Primary objective: We found spatially asymmetric allocation of attention in patients with traumatic brain injury (TBI) without overt asymmetry on neurological examination. The possible effect of Methylphenidate in reducing this asymmetry is evaluated in the current research.
Research design: Psychophysical study using a visual spatial attention task. Identification rates were measured after precuing attention to different visual field loci. TBI patients were tested before, during and after administration of Methylphenidate.
Methods and procedures: After precuing to a locus 5 degrees into the left or right hemifield, target patterns were presented briefly at the cued location (valid), or on the opposite side (invalid) - requiring an attentional shift. Patients were treated with a gradually increasing dosage of a psychostimulant over two weeks, followed by a similar two-week period of gradually diminishing dosage. Patients were tested before treatment, at its peak, and (twice) following its completion.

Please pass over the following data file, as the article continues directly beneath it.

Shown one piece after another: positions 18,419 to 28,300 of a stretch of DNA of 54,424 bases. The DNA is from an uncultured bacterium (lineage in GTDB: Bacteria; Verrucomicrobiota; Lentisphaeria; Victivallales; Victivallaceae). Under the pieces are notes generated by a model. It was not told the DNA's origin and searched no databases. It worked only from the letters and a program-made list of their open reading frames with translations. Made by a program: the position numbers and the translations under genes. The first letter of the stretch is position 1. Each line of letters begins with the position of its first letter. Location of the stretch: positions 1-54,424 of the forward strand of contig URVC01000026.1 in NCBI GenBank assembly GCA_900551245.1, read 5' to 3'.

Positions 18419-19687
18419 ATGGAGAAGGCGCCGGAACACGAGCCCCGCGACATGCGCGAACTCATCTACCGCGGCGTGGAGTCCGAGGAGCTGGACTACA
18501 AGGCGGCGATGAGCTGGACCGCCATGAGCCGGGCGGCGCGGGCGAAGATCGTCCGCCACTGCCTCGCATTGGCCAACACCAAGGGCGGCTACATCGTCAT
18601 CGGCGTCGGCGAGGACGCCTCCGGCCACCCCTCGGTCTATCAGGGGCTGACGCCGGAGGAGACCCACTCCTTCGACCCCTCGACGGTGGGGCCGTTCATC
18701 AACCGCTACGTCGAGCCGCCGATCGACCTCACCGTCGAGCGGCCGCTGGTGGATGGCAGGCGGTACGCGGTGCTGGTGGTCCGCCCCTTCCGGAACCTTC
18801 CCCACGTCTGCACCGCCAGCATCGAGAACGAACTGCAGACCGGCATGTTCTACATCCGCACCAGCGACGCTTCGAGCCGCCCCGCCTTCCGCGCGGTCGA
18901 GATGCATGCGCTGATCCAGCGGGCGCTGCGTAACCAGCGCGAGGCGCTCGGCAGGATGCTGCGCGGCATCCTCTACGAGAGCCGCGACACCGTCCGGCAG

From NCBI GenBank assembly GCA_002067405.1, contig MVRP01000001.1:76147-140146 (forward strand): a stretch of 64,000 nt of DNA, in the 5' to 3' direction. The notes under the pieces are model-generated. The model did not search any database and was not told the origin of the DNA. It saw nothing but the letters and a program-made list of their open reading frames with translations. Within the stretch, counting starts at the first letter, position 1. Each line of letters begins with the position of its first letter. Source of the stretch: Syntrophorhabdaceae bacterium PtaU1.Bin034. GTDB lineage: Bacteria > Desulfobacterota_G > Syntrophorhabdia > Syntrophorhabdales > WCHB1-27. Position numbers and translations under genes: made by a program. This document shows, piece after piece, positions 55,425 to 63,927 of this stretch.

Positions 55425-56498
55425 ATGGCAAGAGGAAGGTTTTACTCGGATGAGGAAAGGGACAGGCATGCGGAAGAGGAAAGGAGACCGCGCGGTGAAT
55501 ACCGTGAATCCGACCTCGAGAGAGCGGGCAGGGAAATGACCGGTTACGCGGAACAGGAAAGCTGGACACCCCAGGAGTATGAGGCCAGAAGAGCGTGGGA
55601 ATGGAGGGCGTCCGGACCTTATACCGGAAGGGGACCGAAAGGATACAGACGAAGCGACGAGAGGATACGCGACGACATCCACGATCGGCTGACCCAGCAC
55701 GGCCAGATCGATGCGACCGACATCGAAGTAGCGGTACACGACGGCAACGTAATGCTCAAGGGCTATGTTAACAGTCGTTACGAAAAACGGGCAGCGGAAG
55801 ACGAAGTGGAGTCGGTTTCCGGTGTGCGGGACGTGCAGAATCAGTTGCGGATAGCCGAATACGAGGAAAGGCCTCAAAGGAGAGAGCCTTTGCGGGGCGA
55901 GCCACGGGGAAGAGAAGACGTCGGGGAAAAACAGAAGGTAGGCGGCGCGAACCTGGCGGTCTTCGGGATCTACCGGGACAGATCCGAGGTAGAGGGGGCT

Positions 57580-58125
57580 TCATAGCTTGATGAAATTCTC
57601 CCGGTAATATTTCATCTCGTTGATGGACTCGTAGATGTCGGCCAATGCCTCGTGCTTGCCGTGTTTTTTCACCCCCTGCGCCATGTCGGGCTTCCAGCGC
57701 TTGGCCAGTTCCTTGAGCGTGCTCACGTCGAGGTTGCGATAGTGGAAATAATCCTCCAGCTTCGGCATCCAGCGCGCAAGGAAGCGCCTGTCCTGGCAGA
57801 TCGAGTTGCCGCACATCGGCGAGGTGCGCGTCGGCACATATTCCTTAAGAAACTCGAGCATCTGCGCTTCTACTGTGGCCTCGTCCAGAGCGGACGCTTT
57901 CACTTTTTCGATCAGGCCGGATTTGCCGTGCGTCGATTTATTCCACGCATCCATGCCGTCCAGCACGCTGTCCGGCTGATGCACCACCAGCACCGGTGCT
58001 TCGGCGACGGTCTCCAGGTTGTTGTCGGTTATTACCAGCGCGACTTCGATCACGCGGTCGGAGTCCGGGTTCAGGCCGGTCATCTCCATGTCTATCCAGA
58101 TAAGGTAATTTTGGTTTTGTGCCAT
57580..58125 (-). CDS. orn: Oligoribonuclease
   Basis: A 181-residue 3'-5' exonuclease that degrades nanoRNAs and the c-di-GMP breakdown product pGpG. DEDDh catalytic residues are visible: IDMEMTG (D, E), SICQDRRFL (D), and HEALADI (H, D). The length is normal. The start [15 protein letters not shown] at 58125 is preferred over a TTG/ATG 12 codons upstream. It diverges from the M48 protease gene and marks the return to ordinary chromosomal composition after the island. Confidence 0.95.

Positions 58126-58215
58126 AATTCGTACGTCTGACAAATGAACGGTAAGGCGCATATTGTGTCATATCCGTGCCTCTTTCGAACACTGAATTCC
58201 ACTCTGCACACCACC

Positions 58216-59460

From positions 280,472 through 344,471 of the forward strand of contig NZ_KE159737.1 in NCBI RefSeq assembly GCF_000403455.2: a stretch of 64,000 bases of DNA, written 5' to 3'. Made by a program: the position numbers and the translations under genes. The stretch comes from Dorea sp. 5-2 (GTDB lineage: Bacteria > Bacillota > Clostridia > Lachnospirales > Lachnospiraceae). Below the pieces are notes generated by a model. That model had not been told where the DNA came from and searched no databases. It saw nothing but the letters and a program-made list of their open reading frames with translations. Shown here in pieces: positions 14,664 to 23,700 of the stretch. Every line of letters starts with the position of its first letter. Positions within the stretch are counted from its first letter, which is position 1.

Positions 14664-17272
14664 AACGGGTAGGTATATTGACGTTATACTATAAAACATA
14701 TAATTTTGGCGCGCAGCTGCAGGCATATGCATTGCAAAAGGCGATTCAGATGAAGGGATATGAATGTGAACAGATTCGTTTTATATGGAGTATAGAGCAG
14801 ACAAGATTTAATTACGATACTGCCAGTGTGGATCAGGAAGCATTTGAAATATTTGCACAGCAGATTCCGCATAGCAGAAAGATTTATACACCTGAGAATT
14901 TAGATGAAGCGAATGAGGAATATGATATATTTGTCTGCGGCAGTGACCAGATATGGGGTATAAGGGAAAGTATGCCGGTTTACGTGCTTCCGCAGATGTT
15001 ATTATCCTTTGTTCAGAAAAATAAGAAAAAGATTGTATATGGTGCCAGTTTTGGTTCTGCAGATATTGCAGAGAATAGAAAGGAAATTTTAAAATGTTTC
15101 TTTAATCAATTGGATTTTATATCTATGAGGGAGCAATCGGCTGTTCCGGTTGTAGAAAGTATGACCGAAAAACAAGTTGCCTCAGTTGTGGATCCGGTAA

Main outcome and results: Patients demonstrated significantly worse performance with leftward than with rightward cross-hemifield shifts of attention. This difference was significantly reduced during and following treatment.
Conclusions: Asymmetric performance and improvement with treatment suggest that diffuse TBI damage leads to a lateralized attention-related deficit. These findings support the hypotheses that attention is a distributed and asymmetrically lateralized function. The findings are consistent with the conclusion that Methylphenidate may be an effective treatment for attentional deficits in TBI patients.